Fertility of ethnic and religious groups in the UK

Sylvie Dubuc, University of Oxford

[Project number 30124]

The project aims to i) estimate fertility level and trend by ethnic and religious groups (as defined in the 2001 census) in the UK, and distinguishing between immigrants and UK-born generations ii) to analyse timing at childbearing and parity progression (including birth orders TFRs and evaluate tempo effects on classical period TFRs) iii) analyse the role of gender composition of siblings in fertility behaviour (additional child).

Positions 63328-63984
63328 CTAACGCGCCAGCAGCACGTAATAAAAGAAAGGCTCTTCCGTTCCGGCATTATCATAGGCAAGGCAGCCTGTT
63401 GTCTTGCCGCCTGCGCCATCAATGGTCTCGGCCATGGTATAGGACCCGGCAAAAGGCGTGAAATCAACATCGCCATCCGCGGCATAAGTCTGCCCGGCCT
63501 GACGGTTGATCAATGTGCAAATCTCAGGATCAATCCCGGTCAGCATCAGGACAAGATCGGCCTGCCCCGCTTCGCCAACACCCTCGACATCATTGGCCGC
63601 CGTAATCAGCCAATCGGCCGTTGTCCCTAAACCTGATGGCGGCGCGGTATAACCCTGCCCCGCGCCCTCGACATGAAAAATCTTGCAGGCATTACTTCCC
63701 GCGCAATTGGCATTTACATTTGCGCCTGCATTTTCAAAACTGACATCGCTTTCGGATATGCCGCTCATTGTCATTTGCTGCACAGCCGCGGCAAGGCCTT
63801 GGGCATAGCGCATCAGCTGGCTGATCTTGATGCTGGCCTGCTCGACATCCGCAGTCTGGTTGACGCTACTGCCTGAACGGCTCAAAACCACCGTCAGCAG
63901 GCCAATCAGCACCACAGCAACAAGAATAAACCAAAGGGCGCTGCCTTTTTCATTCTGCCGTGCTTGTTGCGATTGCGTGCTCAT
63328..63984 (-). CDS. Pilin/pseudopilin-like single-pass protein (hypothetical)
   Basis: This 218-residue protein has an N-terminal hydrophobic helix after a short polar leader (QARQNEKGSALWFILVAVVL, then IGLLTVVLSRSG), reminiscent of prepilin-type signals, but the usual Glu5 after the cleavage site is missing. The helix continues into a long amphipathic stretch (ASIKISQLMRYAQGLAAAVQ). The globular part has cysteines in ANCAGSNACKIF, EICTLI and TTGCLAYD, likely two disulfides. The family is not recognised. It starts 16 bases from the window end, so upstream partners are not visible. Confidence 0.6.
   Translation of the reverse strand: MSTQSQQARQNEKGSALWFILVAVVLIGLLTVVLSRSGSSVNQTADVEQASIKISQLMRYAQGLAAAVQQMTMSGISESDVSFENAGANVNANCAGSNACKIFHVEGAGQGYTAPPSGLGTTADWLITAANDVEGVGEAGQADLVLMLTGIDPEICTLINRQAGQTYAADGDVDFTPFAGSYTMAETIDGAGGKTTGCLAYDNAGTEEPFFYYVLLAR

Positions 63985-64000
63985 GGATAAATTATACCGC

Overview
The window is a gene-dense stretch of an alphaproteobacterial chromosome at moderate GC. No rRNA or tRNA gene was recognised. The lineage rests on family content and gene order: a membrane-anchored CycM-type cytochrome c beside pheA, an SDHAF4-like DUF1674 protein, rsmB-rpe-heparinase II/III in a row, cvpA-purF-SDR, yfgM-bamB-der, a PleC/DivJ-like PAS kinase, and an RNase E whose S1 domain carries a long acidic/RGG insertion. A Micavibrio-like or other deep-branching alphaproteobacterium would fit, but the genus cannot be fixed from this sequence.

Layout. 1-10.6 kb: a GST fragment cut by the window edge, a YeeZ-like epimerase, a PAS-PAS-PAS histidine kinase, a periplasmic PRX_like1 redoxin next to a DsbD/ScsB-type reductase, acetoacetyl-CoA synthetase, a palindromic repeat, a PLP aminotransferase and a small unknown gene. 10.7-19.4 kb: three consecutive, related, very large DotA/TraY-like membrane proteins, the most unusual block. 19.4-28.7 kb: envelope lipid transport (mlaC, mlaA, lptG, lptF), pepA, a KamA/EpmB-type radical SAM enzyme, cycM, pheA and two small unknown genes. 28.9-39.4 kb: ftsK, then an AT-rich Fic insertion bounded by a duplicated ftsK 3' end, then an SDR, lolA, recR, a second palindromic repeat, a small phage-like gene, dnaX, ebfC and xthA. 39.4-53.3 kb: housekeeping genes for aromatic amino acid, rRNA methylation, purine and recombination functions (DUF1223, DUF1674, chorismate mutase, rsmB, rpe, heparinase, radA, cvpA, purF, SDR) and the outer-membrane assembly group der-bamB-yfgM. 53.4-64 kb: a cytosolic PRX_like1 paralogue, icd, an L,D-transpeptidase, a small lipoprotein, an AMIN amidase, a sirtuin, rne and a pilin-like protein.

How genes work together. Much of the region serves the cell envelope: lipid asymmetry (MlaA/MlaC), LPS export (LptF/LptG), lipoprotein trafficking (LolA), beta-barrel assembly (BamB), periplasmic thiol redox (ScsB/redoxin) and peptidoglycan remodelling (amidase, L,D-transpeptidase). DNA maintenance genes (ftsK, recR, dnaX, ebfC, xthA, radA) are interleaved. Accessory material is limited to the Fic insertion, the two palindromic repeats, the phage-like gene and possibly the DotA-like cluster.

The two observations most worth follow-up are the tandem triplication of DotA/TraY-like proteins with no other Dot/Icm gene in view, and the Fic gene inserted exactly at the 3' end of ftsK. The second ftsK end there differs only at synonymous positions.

A large part of the fluctuations in the total fertility over the last 20 years in the UK (and western countries in general) is thought to be due to tempo effects in the period TFR. This project aims to investigate parity-fertility measures. This includes calculating median and mean age at childbearing and by parity and producing parity progression ratios by main ethnic groups, distinguishing between UK-born and foreign-born parents. Additionally, the project aims to investigate parity progression (for all women and by ethnic groups where possible) for previous births which were only boys, only girls, or mixed gender; this will allow us to test for the hypothetical role of gender composition of siblings in influencing fertility behaviour. One aim of the project is to produce tempo adjusted period fertility rates for all women and by ethnic and religious groups. Results will be compared to the age specific fertility rates produced in the project number 30060. Additionally to the investigation of tempo effect in the general trend, the analysis by ethnic and religious groups will allow to evaluate the role, if any, of differences in tempo effect to explain differences in the level of fertility between groups. Methods to produce tempo adjusted TFR like the Bongaarts and Freney model (1998), requiring parity fertility estimates, will be used. This project is part and extension of an ongoing ESRC project awarded to myself to analyse demographic characteristics by ethnic and religious groups and further develop populations projection models.